REVOLUTION 1.02 ‘Chained Heat’

Miles insists upon rescuing a friend from a slave labor camp as Danny gets a front row seat for Neville's cruelty.

Blair Marnellby Blair Marnell

Episode Title: "Chained Heat"

Writer: Eric Kripke

Director: Charles Beeson

Previously on "Revolution":

Episode 1.01 "Pilot"

For week 2 of "Revolution," it's clear that the show's biggest problem is still the leading cast. There are definitely a lot of scripting issues as well, but it would be easier to overlook those flaws if we could get behind the characters and start to care about them.

Instead, Tracy Spiridakos' performance as Charlie is so stiff and joyless that watching her is a chore. There is no excuse for this. Charlie is the lead character on a major television series, so she should at least be entertaining or memorable. At this point, I'd settle for a genuine emotion from Charlie, but Spiridakos appears to be going through the motions and she lacks the conviction to pull off the part. To be clear, the script does Spiridakos no favors and Charlie's dialog was pretty bland and uninteresting. On the plus side, Charlie was able to save herself this week and the hidden gun bit was fun. That still doesn't make up for the rest of it.

The scary thing is that Spiridakos is a better performer than most of her co-stars. Graham Rogers was so wooden as Danny that he couldn't even sell the moment when Captain Tom Neville (Giancarlo Esposito) was choking him out. Nor did Danny's rebuke of Neville's righteous attitude ring true. I hate to bring up "conviction" again, but it would be nice if we could at least buy into the idea that the actors believe the words coming out of their mouths. 

After Miles (Billy Burke) and Charlie run off, Aaron (Zak Orth) and Maggie (Anna Lise Phillips) literally have nothing to do but spout exposition at each other. Let's just say that played out like this: Aaron: "For no particular reason, I'm going to explain why this thumb drive I have may mean that the blackout effect was man-made and could possibly be reversed." Maggie: "Okay, but first I want to tell you why I'm still carrying my iPhone." Screenwriter and "Revolution" creator Eric Kripke has been around a long time and he knows all too well that the same information could have been conveyed in ways that didn't cram the infodump down our collective throats all at once. Charlie, Danny, Aaron, Maggie and Nate (J. D. Pardo) are not characters. They are simply chess pieces to be moved around at the whims of the story.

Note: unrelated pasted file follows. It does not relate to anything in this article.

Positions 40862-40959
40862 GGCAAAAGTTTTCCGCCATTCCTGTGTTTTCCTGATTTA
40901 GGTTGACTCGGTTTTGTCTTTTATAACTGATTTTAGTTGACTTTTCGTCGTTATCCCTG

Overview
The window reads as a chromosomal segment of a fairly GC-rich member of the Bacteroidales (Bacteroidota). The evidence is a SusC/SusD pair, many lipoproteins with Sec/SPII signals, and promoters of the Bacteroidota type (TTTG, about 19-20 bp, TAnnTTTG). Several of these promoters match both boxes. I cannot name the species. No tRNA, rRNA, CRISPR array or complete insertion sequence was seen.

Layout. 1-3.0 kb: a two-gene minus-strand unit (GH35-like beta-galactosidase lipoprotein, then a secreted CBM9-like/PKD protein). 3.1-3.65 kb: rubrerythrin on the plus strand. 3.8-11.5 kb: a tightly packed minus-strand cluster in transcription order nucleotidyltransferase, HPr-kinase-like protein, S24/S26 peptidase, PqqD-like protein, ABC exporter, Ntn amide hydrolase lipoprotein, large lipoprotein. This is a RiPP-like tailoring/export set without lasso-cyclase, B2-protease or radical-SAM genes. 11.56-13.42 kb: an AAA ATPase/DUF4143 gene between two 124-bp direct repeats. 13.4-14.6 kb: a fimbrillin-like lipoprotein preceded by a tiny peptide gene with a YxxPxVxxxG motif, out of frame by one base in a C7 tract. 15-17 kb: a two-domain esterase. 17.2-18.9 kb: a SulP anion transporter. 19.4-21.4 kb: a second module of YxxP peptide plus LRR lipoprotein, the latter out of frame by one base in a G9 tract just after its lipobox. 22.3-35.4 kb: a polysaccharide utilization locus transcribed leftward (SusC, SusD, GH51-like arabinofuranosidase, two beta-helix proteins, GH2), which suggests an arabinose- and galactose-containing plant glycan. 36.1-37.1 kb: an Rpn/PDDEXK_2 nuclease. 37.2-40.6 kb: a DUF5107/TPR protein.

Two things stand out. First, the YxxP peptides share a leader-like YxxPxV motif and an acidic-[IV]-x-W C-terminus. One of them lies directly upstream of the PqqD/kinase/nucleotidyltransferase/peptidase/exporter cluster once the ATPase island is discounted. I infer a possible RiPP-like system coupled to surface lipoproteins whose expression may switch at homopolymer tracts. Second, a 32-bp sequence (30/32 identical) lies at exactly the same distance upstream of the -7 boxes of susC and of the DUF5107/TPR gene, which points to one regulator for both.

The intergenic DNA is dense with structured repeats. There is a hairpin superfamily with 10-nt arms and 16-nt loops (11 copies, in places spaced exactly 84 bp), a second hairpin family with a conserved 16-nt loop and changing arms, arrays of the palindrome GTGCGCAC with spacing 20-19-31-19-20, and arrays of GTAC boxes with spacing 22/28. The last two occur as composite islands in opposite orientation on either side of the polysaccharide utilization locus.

Perhaps Kripke realized this when coming up with Nora Clayton (Daniella Alonso), the woman from Miles' past who is introduced in this episode. In just a few scenes, Nora comes off like she has an actual personality and an agenda that's not necessarily lined up with the one that Miles and Charlie have. While it's understandable why Charlie and Miles want to rescue and protect Danny, Nora's aspirations aim a little higher when it comes to helping people.

The one thing that "Revolution" does really well are the action sequences and the prison camp sword fight was the best part of the episode. And again, Charlie's follow through with the hidden gun had some actual tension… even if she looked a little weak in the immediate aftermath of using it. On another front, Esposito managed to keep Neville's scenes bearable by sheer charisma alone. But both Neville and Miles are in danger of becoming too one note despite being the best characters on the show.

It's also a little disheartening that "Revolution" is dipping into the "Lost" and "The Event" playbook of featuring flashbacks that are theoretically tied to the main story in some way. Aside from the parallel between Rachel Matheson (Elizabeth Mitchell) and Charlie as they discharged their guns, it was pretty pointless. Kripke also seems intent upon throwing some twists in the show with Rachel's fate and the incident at Grace's (Maria Howell) home. But neither of those turns was able to connect. So far, "Revolution" just feels empty and soulless.

I'm holding out hope that Kripke and company can turn "Revolution" around, but I'm not convinced that writers are fully aware of the things that are already holding the show down.